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Thread: Japanese Larch issues?

  1. #1
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    Default Japanese Larch issues?

    Hi there.
    I'm in the UK and I've got some nice Japanese/hybrid larch sawlogs that I'm hoping to mill up for clinker/lapstrake planking. I have been advised that it is not a suitable timber for boatbuiliding. European Larch is common used here for planking and I found a paper stating that there is negligible difference between the durability of European, Japanese and hybrid larch. So, does anyone know if there is some other property than durability that makes it unsuitable, or is this just unfounded heresay?

    Appreciate any advise.
    Thanks
    Pete

  2. #2
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    Default Re: Japanese Larch issues?

    According to this, a common usage is for boatbuilding.
    https://www.wood-database.com/japanese-larch/

  3. #3
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    Default Re: Japanese Larch issues?

    Advised, by whom?
    I'd much rather lay in my bunk all freakin day lookin at Youtube videos .

  4. #4
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    Default Re: Japanese Larch issues?

    I’d look further into the advice you were given before taking it at face value.

    Reading the page Kunzwerks linked , my concerns would focus on the “greasy, oily” feel and how that may affect any gluing necessary in your build. It may be that that particular characteristic requires a more studied approach when choice of glue is considered if your design depends a lot on the durability of glued joints.

    Too, that mention of high silica content may be worth your time to do some sampling, see how the stuff affects your tools. Try some typical glue-joint tests as well, test to destruction, see how the stuff behaves before milling up the lot. The type of ‘boatbuilding’ referred to may not be for the kind of boat you envision taking on.
    Last edited by sp_clark; 08-22-2022 at 06:23 AM.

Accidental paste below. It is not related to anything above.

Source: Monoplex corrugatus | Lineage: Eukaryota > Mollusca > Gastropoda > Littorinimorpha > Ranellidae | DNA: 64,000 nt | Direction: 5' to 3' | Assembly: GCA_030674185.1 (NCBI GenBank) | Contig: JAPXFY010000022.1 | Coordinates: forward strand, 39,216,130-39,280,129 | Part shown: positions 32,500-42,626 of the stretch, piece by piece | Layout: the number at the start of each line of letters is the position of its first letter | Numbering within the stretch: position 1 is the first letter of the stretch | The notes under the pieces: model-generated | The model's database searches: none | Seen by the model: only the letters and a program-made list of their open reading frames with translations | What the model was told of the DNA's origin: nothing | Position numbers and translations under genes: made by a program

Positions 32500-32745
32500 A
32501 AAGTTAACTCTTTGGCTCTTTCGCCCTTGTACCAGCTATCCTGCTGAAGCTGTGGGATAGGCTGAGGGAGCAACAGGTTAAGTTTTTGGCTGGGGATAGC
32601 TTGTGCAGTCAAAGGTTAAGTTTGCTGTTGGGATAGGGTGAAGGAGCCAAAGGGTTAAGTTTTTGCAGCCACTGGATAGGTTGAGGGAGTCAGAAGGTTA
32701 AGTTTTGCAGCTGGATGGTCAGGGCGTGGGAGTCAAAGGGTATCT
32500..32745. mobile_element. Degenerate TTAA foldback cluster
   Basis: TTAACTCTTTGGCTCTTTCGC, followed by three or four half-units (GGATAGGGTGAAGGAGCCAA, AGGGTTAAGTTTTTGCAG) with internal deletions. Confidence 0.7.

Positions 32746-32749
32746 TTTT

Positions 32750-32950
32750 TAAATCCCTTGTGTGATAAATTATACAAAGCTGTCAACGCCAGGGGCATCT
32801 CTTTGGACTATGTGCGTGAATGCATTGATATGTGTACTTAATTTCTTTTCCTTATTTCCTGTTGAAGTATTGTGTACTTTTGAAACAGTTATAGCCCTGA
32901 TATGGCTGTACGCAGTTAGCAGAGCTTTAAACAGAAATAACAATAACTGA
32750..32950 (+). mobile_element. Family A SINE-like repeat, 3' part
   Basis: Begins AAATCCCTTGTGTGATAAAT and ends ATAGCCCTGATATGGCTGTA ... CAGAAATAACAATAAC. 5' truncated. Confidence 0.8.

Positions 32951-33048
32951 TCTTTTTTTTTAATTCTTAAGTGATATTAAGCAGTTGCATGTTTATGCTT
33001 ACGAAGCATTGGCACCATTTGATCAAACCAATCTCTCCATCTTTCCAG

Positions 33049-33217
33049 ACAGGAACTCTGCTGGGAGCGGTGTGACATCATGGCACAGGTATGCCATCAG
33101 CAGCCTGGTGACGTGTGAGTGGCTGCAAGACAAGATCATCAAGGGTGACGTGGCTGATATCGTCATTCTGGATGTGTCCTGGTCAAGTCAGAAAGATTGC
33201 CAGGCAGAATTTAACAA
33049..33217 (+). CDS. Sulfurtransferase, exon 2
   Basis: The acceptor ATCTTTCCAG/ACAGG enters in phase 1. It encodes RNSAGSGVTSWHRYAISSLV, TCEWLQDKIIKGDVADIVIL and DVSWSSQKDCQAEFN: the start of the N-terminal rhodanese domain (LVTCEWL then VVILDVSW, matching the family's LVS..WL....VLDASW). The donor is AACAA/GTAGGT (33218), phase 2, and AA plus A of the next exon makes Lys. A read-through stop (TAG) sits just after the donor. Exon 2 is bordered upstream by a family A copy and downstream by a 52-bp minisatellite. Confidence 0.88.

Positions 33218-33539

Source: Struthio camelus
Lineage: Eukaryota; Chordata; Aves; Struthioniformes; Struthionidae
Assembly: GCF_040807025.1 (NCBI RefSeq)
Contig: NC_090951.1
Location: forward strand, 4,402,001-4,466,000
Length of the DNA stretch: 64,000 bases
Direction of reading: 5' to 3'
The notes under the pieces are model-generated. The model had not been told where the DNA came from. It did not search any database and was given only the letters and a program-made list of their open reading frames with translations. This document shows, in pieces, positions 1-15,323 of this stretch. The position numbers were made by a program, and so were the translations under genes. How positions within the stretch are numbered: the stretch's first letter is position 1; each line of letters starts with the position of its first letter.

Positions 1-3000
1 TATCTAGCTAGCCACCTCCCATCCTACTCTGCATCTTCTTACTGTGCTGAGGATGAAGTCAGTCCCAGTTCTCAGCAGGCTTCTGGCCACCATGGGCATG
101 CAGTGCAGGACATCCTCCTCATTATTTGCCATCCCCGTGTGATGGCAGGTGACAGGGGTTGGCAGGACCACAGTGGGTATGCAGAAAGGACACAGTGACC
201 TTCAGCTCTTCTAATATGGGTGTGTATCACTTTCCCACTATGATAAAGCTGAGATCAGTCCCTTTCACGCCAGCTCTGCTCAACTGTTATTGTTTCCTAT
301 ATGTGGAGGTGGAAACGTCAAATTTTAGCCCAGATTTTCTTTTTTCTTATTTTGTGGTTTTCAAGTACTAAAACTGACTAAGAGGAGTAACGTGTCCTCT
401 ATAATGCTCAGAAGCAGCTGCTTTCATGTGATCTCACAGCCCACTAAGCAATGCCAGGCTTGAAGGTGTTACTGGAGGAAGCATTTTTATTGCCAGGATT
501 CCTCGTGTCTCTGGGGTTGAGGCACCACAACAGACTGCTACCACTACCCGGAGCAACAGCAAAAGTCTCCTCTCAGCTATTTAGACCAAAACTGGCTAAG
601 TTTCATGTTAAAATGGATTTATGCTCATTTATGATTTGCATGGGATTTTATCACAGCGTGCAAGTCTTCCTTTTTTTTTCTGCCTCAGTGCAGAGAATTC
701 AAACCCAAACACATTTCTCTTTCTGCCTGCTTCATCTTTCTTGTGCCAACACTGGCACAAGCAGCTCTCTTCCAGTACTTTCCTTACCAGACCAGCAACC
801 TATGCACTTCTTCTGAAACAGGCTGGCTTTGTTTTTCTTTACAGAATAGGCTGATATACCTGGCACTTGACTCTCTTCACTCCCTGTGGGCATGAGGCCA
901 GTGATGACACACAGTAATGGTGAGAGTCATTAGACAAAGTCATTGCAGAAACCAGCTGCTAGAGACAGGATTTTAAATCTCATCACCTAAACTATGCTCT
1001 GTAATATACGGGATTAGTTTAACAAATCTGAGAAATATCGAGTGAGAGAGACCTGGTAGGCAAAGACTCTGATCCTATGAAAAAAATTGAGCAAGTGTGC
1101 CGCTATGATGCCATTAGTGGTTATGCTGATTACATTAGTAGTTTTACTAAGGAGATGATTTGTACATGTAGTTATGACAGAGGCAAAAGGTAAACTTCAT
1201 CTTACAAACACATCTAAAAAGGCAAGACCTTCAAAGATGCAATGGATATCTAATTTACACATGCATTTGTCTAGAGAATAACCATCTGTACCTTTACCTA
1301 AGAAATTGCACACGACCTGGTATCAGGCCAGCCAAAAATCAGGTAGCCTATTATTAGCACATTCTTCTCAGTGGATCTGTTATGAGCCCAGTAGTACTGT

5. #5
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    Default Re: Japanese Larch issues?

    Thanks for the thoughts. I was advised against it by a professional boat builder I was thinking of buying dinghy plans from.

    Planking is for a small traditionally built clinker dinghy so glue adhesion shouldn't be an issue. Good thinking though.

    I have worked a lot with larch over the years and the high silica content does mean the bandsaw blades on the mill need sharpening more often but isn't a serious issue with other tools.

    If I am going to build a dinghy from the plans of a boat builder and he has said DO NOT use Japanese larch, it does seem quite fool hardy to ignore that. However I do have 15 tons of nice slow grown sawlogs, 20ft long with few knots and little sapwood. Its going to be very hard to find similar quality European larch, and evidence seems to suggest it'll be fine...

    Thanks again

  6. #6
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    Default Re: Japanese Larch issues?

    Were these cleared as a way of dealing with the recent fungal problems?

    There was a lot cleared in n South Wales after the discovery of Phytophthora ramorum infection,. I have no knowledge of the effects of this infection on the strength of the timber.

    Did you boatbuilder give any reason.
    I'd much rather lay in my bunk all freakin day lookin at Youtube videos .

  7. #7
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    Default Re: Japanese Larch issues?